Healthwatch 16: Repairing a Cleft Palate

GEISINGER MEDICAL CENTER -- A young mom in Northumberland County remembers a few scary moments when her daughter was born almost two years ago. The little girl had a cleft palate.

We made the mistake of attempting an interview next to the gift shop at Janet Weis Children's Hospital, part of Geisinger Medical Center, near Danville. Little Edith just couldn't resist some window shopping.

Edith's mom, Lindsey Wagner of Sunbury, told us about frightening moments after the 22 month old was born.

"She came out and she wasn't breathing right away, so the midwife had to take her and get her breathing and she said, 'Not to alarm you, but she has a cleft palate,' and I didn't understand how that happened," said Wagner.

Doctors told Lindsey her daughter had a recessed lower jaw.

"She must have either had her hand or the way she was positioned, her lower jaw didn't grow with her upper jaw."

And that prevented her palate from closing. Basically, the roof and the back of her mouth never formed.

Dr. Joseph G. DeSantis is a plastic surgeon at Geisinger Medical Center. He says it's still unclear exactly how cleft palates and cleft lips form. There can be a genetic component. Clefts can occur together or separately, and are often, though not always, diagnosed by ultrasound in utero.

"A cleft lip is basically tissue missing at one or both sides of the lip. A cleft palate is tissue missing at the roof of the mouth," Dr. DeSantis said.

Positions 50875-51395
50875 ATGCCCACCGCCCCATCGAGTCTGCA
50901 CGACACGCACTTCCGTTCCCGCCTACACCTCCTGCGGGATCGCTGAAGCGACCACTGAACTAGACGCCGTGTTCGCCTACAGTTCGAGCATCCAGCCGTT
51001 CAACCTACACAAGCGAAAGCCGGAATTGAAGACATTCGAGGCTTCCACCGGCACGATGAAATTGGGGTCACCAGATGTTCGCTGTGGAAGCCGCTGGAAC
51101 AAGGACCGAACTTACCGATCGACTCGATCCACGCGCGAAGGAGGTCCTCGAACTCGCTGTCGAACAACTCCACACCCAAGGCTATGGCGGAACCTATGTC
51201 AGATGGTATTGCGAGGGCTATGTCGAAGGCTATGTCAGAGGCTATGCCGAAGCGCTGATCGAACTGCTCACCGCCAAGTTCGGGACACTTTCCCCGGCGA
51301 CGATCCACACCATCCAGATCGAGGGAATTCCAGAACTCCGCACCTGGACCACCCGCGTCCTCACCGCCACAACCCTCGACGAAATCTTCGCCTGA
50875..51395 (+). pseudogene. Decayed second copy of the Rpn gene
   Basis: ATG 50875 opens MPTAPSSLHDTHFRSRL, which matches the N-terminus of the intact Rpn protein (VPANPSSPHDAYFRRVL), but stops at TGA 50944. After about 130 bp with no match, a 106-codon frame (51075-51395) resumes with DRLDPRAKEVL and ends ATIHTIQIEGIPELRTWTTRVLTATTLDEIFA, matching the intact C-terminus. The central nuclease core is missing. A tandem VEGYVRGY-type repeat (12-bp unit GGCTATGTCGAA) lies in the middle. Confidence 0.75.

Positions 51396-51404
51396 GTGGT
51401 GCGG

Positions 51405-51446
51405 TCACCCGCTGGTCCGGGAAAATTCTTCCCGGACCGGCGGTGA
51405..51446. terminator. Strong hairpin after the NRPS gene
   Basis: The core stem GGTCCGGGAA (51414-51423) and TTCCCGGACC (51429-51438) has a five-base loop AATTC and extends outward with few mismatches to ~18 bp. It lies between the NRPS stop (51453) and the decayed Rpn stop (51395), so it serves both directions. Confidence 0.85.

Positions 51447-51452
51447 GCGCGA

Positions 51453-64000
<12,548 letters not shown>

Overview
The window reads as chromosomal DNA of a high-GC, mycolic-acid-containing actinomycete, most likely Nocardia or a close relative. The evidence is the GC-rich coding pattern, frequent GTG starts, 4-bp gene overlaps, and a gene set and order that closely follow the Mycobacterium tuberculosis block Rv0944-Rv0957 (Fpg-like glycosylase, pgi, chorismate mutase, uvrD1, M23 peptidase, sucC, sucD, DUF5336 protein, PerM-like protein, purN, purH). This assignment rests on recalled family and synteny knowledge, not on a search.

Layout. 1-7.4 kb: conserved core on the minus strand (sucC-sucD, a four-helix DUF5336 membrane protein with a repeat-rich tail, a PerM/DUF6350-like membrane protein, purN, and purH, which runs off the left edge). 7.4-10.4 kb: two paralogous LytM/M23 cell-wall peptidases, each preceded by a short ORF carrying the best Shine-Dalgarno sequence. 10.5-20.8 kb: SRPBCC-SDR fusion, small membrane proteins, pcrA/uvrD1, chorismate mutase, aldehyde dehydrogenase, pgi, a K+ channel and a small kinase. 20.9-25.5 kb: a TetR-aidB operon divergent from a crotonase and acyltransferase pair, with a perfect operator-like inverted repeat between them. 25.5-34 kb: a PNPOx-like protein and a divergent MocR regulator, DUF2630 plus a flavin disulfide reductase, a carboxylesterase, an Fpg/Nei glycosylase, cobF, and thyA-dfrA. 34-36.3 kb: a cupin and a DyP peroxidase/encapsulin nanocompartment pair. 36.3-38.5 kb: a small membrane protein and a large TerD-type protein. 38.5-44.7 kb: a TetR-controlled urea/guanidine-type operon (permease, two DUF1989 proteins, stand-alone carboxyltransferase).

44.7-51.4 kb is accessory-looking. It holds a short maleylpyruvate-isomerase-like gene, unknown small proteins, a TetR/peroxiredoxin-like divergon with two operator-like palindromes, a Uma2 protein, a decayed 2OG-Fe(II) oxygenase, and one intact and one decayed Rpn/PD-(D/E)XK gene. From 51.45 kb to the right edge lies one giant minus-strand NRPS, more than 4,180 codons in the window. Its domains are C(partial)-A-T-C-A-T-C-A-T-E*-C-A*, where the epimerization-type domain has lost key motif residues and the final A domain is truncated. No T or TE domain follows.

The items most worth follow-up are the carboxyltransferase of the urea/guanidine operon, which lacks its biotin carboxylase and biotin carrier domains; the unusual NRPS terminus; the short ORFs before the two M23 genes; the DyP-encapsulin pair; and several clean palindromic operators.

Edith had a hard time nursing or feeding from a bottle because her suction was affected.

Dr. DeSantis says the next hurdle for families is speech.

"We think of our voice box making our sound, but a lot of the sounds we make are from our tongue, lips, and teeth."

Cleft lips are typically repaired at three months.

Cleft palates, such as in Edith's case, are operated on at 9 to 12 months when meaningful speech begins.

She'll need close monitoring and therapy to help her jaw muscles along, but her mom says Edith is a typical toddler.

"She's doing great! She eats just like any other child does. She's picky," Wagner laughed.

Dr. DeSantis says he's one of about 15 people on a cleft palate team at Geisinger. It's made up of all different specialties, including speech therapists, pediatric dentists, ear-nose-throat doctors, and others all providers kids like Edith might need as they grow.

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